By Gökhan Kurtaran
London letter, week beginning August 22

Winners and losers of weak British pound

The negative effects of the Brexit have started to show a downward pressure on the pound sterling. Last month, the pound had beaten the Argentine peso to become 2016's worst performing currency after it plunged to a 31-year low in the aftermath of the decision to leave the EU.  Even now it is still not promising with the dramatic slide of sterling having already hit British tourists who holiday abroad. There was a further shock in store this week after some airports offered less than €1 to £1 at two of the U.K.’s major airports. At Stansted and Luton, travellers found they could not even exchange £1 for €1, which at least prepared them for the financial squeeze at their destinations.  

According to The Guardian, those holidaying in Europe are finding that meals, coffees, drinks and other items are typically at least 22 percent more expensive than a year ago. Moneycorp exchange booth at Stansted airport was at one point offering just €0.9915 for each £1 exchanged. The rate on offer at the ICE (International Currency Exchange) bureaux de change at Luton airport was even lower at €0.9900. According to M&S Bank, the typical cost of a one-week overseas summer holiday for a family of four, including flights, accommodation, meals and spending money, had risen by £429 compared to last year due to the fall in sterling.

And there is more bad news. The U.K. imported more than $625bn (£474bn) of goods and services in 2015; mainly from Germany, China, the Netherlands, the United States and France. A falling pound means that these imports will become more expensive - leading to price rises on the high street.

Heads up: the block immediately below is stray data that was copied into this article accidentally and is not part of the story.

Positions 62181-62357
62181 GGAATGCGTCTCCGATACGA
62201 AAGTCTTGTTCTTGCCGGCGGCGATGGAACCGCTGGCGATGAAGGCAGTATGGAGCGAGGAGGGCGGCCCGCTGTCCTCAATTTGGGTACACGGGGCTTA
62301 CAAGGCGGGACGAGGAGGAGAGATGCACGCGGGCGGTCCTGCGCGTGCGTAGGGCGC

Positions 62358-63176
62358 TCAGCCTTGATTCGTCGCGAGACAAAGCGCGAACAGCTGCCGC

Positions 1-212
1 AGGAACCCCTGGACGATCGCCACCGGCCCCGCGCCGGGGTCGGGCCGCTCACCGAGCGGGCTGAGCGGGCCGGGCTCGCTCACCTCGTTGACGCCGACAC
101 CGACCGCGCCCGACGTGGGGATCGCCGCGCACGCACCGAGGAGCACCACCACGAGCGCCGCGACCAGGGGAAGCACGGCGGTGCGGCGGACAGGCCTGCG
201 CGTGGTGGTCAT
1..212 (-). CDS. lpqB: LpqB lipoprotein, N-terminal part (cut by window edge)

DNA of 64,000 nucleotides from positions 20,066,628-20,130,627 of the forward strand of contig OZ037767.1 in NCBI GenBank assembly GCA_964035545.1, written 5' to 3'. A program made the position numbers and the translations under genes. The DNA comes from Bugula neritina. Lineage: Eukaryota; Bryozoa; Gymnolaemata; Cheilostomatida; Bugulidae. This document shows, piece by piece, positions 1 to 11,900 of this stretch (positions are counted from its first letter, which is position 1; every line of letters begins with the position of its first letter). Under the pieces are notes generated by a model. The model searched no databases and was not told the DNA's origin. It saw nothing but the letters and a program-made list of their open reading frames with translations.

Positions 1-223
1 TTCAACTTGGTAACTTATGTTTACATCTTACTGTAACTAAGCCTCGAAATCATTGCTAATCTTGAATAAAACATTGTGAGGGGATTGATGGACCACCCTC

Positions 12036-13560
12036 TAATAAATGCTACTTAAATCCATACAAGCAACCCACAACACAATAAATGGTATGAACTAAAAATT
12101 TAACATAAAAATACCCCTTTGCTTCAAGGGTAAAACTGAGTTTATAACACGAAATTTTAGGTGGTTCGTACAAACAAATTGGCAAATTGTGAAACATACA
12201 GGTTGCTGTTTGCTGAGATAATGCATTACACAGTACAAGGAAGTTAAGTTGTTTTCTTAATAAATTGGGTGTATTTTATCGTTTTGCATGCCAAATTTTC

However in contrast, during the summer months, the increasing number of foreign tourists enjoyed the low value of sterling and contributed to retail sales. On Thursday, official data showed that retail sales leapt 1.4 percent in July following a drop in June – apparently helped by an influx of big-spending overseas tourists from the U.S., China and Hong Kong.

“For so long it has been, ‘I love going to London but it’s so expensive.’ Now it’s so much cheaper, we’ve seen a big increase in short-term bookings to London and regional U.K.,” said Kenny Jacobs, Ryanair’s chief marketing officer in an interview with The Guardian. Strangely London is becoming cheaper and cheaper with the falling value of the pound, while it gets more expensive for British people facing rising prices in products on shop shelves, especially imported products.

Even the world famous fish & chips could get even more expensive as most of the fish eaten in the U.K. is imported from Norway and Iceland, while much of the domestic catch is exported. Many British fishermen supported the Brexit prior to the referendum as they hoped it would free them from strict EU fishing quotas. However, salmon and imported seafood prices have already risen which is now reflected in market prices. Undoubtedly, further direct, indirect, positive and negative implications will befall the falling currency pressured by the ongoing uncertainty regarding the Brexit decision.

While foreign tourists enjoy the British summer at lower costs, British holidaymakers will find European holiday destinations more expensive. Importers are likely to struggle with the increasing costs due to the weak pound, and consequently costs will be reflected in supermarkets. This in turn could pressure consumer demand and spending patterns in the U.K.



22 Aug,2016